Men can struggle with their body image too

Julia Hanson, A&E Editor

In today’s society, we too often throw around the phrase “I hate men.” In the constant expectations that surround us, we forget that we are all more alike than not. With November unofficially being mens’ mental health awareness month, it is important to remember that society’s painful expectations of a desirable body can go both ways. For men, it can be a lonely, personal conflict.

My first idea of a masculine, attractive man was Gaston from Beauty and the Beast. As a little girl, I could recognize his selfish personality, but knew Gaston was a true man. “For there’s no one as burly and broady,” sang the three identical blondes as Gaston picked them all up with one arm. Even as a cartoon character, Gaston was huge with bulging muscles, thick hair, and a deep voice. His sidekick, LeFou, was short, chubby, and acted as comedic relief. I knew when I grew up, I wanted to marry a strong man like Gaston, and my brother, David, wanted to be Gaston. David and I could both laugh at LeFou.

Growing up, we quickly learn what physique we are supposed to pursue and conform accordingly in the ways we possibly can. However, most girls genetically can not obtain the hourglass figure and most boys will never grow to be 6’3 like Gaston. While eating four thousand calories and going to lift weights everyday is a respectable hobby that improves sports performance, it shouldn’t be a coping strategy for insecurities, and its physical effects shouldn’t define masculinity. No matter how much muscle you are building, that level of restrictive and obsessive eating creates a negative relationship with food. Guidance with mentally healthy exercise for men is not accessible enough.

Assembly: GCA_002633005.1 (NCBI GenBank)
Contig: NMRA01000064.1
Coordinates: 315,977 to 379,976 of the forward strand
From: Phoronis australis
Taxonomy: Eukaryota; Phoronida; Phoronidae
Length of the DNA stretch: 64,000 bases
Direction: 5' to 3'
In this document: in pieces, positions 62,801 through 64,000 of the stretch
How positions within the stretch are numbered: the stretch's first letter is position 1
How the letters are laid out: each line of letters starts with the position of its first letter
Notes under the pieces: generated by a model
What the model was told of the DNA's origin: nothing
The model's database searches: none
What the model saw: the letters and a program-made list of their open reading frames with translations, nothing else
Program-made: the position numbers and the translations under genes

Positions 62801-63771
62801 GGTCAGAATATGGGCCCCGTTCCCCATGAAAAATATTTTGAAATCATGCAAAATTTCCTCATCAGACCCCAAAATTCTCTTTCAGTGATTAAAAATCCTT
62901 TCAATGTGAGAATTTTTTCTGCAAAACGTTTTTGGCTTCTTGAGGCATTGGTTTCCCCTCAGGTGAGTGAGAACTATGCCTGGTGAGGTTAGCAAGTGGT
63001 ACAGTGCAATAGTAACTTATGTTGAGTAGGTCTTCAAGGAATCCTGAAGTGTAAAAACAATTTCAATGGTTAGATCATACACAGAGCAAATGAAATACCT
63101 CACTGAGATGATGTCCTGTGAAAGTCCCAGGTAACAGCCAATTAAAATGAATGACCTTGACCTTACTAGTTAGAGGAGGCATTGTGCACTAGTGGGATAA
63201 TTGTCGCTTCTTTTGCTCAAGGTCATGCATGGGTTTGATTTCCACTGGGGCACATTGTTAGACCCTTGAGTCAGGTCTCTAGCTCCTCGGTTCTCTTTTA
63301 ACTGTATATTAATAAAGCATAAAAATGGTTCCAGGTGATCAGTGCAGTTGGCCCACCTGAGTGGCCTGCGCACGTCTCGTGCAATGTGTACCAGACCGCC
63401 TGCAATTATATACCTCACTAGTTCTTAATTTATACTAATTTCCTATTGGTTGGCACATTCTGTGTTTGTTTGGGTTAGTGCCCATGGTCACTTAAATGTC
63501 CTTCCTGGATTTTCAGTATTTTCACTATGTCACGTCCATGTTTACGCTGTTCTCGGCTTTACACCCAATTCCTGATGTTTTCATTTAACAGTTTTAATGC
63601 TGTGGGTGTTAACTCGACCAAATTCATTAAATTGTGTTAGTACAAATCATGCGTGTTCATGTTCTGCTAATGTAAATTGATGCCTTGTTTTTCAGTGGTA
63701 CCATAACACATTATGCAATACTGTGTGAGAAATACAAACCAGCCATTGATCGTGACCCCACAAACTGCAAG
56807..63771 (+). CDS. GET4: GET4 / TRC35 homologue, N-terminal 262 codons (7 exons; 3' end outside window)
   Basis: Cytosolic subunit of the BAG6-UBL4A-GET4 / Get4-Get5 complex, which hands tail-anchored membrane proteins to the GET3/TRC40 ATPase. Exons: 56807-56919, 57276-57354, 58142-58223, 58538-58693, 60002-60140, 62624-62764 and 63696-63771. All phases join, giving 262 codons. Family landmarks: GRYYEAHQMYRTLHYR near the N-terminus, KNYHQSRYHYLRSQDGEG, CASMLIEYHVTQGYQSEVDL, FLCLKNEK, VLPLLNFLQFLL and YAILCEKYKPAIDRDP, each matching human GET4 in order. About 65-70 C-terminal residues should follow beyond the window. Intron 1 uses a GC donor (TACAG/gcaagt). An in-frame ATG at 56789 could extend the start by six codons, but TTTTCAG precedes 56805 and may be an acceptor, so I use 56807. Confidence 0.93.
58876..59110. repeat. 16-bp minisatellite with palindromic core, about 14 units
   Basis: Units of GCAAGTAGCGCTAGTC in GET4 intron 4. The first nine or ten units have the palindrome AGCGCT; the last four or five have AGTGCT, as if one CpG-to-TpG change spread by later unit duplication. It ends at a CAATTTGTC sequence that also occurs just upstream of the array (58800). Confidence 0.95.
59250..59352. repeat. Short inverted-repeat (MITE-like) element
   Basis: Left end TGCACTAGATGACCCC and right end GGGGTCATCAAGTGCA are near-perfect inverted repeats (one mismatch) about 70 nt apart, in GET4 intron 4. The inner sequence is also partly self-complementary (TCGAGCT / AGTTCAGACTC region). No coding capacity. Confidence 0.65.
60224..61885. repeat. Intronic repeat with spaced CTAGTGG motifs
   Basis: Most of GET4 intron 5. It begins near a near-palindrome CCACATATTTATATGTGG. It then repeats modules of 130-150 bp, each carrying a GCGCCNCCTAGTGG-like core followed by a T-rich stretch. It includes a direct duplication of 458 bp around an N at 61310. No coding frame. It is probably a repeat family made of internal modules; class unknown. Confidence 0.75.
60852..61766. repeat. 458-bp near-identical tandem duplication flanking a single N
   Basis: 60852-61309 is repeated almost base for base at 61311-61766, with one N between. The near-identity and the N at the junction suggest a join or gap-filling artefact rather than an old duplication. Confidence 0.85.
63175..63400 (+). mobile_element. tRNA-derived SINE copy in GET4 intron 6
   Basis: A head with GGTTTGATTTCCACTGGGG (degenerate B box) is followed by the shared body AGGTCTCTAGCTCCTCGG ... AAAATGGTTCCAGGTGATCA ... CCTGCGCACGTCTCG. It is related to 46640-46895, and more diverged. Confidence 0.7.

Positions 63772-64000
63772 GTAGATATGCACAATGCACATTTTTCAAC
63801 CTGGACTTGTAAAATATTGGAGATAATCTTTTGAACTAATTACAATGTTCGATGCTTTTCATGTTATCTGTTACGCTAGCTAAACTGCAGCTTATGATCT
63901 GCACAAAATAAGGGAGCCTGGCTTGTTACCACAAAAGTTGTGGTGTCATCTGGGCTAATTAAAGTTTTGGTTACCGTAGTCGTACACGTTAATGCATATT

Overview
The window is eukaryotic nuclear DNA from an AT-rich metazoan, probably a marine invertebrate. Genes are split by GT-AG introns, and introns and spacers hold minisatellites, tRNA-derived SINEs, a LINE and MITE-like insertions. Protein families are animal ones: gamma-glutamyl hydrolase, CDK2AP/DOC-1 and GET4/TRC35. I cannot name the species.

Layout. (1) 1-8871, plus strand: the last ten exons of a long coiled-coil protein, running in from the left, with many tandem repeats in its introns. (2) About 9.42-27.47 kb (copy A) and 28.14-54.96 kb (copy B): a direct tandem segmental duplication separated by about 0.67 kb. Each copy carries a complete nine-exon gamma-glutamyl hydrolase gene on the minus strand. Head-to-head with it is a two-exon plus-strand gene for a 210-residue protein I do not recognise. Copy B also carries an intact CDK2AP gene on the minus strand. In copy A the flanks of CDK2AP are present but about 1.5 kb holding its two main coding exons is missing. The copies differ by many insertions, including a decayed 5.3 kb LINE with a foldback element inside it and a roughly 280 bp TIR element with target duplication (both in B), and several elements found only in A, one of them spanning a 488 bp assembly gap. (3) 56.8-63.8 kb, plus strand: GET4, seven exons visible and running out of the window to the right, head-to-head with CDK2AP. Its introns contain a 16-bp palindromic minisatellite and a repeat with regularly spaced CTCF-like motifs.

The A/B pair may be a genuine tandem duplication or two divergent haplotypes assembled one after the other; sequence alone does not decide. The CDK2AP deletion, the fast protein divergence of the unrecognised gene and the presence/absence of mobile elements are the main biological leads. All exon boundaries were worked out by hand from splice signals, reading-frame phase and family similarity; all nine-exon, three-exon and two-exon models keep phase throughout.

Podcasts or videos on the internet regarding self-confidence almost always address their listeners as female. You’ll hear “Ladies! You need to…,” as cheesy, self-love tips are listed to the audience. When it comes to self-help content for men, it’s all about doing: being motivated, protein intake, and effectiveness. What everyone needs to hear is that step one in your fitness journey is to identify why you want to change your body. The second we start letting others control what we eat and how we exercise is the second we will lose ourselves to society’s standards. You will never be fulfilled or satisfied until you live in your own best interest. 

Although we are so quick to criticize women’s bodies, we are so careless in the way we comment on men’s bodies. We excuse joking about a man’s skinny figure or short stature is okay, because he isn’t sensitive. This is something many people, including myself, are at fault for. I cannot speak for men, but I know that in the world we live in, we are told how we are supposed to look everyday on our social media feeds. No matter who you are, what you’ve been taught, or how you deal with your emotions, insults hurt. 

I am not a man and my point is not to speak for men, but to men. It’s okay to be short, like even really short. It’s okay to be skinny or big, and it’s okay to reach out. As women, we need to acknowledge that although men have privilege, they also have an incredible amount of pressure to be someone impossible, and to never, ever break character in front of others. We all have imperfect bodies, so it’s time to stop putting our insecurities onto others and just get over ourselves. After all, Gaston didn’t get the girl.